Nov. 3 Word Count: 8,893

I wrote another thousand words last night while the family ate dinner. And some after the kids went to bed. Last night, I slept terribly so I couldn’t force myself up at 5:30 to do more writing. But my husband was off today, so he handled the baby while I knocked out 2,000 more words.

I’d love to get another 1,100 done by the time I go to bed, but I’m already burning out, and it’s only been three days. Crossing that 10,000 word mark might give me a boost of energy, though.

Right now I’m reading Last Child in the Woods: Saving Our Children from Nature-Deficit Disorder. It’s kind of dull, but the information is compelling. It’s about how instead of playing out in open fields, our kids spend hours in front of the computer/TV, in organized sports, in piano lessons or other enrichment activities, or doing homework. Some of Louv’s theories are really interesting. He claims that kids in organized sports end up doing less exercise than kids allowed to simply roam in nature. (I have no personal knowledge of this because my kids aren’t currently involved in organized sports.) It links nature-deprivation to children’s inability to concentrate and keep their behavior in check. It claims that playground equipment, which is built in such a fashion to reduce liability, greatly limits kids’ range of motion. There’s also a sizable section on nature as therapy for ADHD.

I’m beginning to better appreciate our suburban neighborhood. Our house backs up to woods. It’s bordered on one side by a stream. In front, across the street, is a small pond. When you look out any window of my house, you see mature trees, wild growth, or water. And though I’ve never considered myself much of an outdoors person, I do know that when I sit at my kitchen table, or in the office, or living room, and I can see the mature trees framing the windows, the bluejays and cardinals racing between tree trunks, the deer crossing carefully in front of our street, I feel a sense of calm come over me. When the kids were younger and not in school all day, I had the time to drive somewhere to get to nature. But now that our time during the week (outside of school) is so short, I’m glad we have some of it right here, surrounding us, where we can step into it any time of day, for hours at a time.

I used to think I would be very happy living in an urban environment. Now, I’m not so sure.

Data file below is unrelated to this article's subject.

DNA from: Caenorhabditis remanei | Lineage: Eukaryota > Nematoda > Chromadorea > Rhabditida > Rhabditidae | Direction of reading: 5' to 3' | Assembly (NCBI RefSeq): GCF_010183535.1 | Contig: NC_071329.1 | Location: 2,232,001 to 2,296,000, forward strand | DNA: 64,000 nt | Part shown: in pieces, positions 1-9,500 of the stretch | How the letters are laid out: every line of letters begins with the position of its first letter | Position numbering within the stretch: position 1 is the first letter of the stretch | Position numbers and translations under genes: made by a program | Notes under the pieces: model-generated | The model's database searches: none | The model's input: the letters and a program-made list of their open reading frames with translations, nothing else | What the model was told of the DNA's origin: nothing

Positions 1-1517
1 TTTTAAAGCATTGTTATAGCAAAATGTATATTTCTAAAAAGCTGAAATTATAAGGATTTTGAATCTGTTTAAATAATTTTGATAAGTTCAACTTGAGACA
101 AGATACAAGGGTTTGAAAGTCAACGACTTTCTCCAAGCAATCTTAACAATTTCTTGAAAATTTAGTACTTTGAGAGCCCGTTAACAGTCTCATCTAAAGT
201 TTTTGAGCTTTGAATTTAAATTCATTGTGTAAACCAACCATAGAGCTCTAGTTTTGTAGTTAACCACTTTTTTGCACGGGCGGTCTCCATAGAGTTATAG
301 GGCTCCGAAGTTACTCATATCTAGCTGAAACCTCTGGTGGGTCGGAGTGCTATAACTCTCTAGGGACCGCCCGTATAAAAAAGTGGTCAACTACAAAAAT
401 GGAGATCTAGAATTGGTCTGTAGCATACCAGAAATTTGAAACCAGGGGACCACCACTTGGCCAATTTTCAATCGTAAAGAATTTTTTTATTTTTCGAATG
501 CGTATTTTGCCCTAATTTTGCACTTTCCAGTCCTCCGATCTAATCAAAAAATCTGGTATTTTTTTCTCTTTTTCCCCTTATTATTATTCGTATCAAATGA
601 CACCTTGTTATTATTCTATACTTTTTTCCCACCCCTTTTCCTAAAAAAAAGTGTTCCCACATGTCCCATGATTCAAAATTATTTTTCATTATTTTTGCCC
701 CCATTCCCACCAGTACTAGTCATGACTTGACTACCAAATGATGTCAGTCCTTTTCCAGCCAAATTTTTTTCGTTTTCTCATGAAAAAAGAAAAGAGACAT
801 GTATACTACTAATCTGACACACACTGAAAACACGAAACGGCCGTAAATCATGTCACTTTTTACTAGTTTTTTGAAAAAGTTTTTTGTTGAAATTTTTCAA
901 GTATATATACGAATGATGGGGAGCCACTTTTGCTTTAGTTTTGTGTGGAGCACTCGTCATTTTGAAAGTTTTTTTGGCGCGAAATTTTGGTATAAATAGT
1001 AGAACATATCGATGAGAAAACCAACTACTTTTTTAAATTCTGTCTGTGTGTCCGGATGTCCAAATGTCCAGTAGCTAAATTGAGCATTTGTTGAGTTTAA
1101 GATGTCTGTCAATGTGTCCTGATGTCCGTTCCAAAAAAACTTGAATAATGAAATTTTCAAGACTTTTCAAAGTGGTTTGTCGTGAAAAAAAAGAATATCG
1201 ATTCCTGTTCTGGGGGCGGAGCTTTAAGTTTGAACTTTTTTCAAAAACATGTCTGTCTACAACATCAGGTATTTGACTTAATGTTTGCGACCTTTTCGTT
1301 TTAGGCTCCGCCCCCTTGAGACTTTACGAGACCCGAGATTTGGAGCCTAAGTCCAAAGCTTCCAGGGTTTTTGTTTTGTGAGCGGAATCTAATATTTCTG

3 thoughts on “Nov. 3 Word Count: 8,893

  1. I’ve never liked urban environments. The best year in my childhood (8-13) were spent in a rural area and I hated with a vengeance the weeks we had to spend at my grandma’s apartment in the big city. I don’t go hiking or camping with the boys as I’d like to. We do go to the Arboretum and Longwood on a regular basis, but that’s not the same as being exposed to more “wild” nature.

    I enjoy the suburban neighborhood we live in now and we have several mature trees in our yard, but I think I’d enjoy even more living even closer to nature…

  2. You’d be fine living in a city. Most of them have outdoor areas (Central Park, Fairmount Park, etc.) which I know you well enough to know you’d use. But the big thing is convenience with small children. The schlepping of the stroller alone can kill your spirit in a city. But there are such wonderful things to do/see/experience in a city that I think you’d be fine.
    Because of election day, schools were off today. I had some fun (and some truly dull) plans for the afternoon and I scotched them all when I saw the neighborhood kids were all playing in a humongous leaf pile. When my kids joined, there were nine of them, jumping in the pile, covering each other up, re-raking, breaking to play ghost in the graveyard (in full daylight) and I thought: if this isn’t what you move to the suburbs for, I don’t know what is. The plurality of the kids on the street, hanging out and playing with minimal parental input or direction, in sunshine and fresh air…bliss. Screw the errands. I just raked my own piles and made sure to at least catch a glimpse of my own kids’ jackets every few minutes as they cruised around.

  3. We had the exact same Sunday — a slew of neighborhood kids raking leaf piles and jumping in. Even my 19-month old played largely without us standing right by her. She was picked up and carted around other kids’ hips and then dumped back in the leaves.

    But I do treasure being able to look out a window in my pjs and watch the sunlight go brighter through the fall foliage. I can’t imaging looking out a window to see another building.

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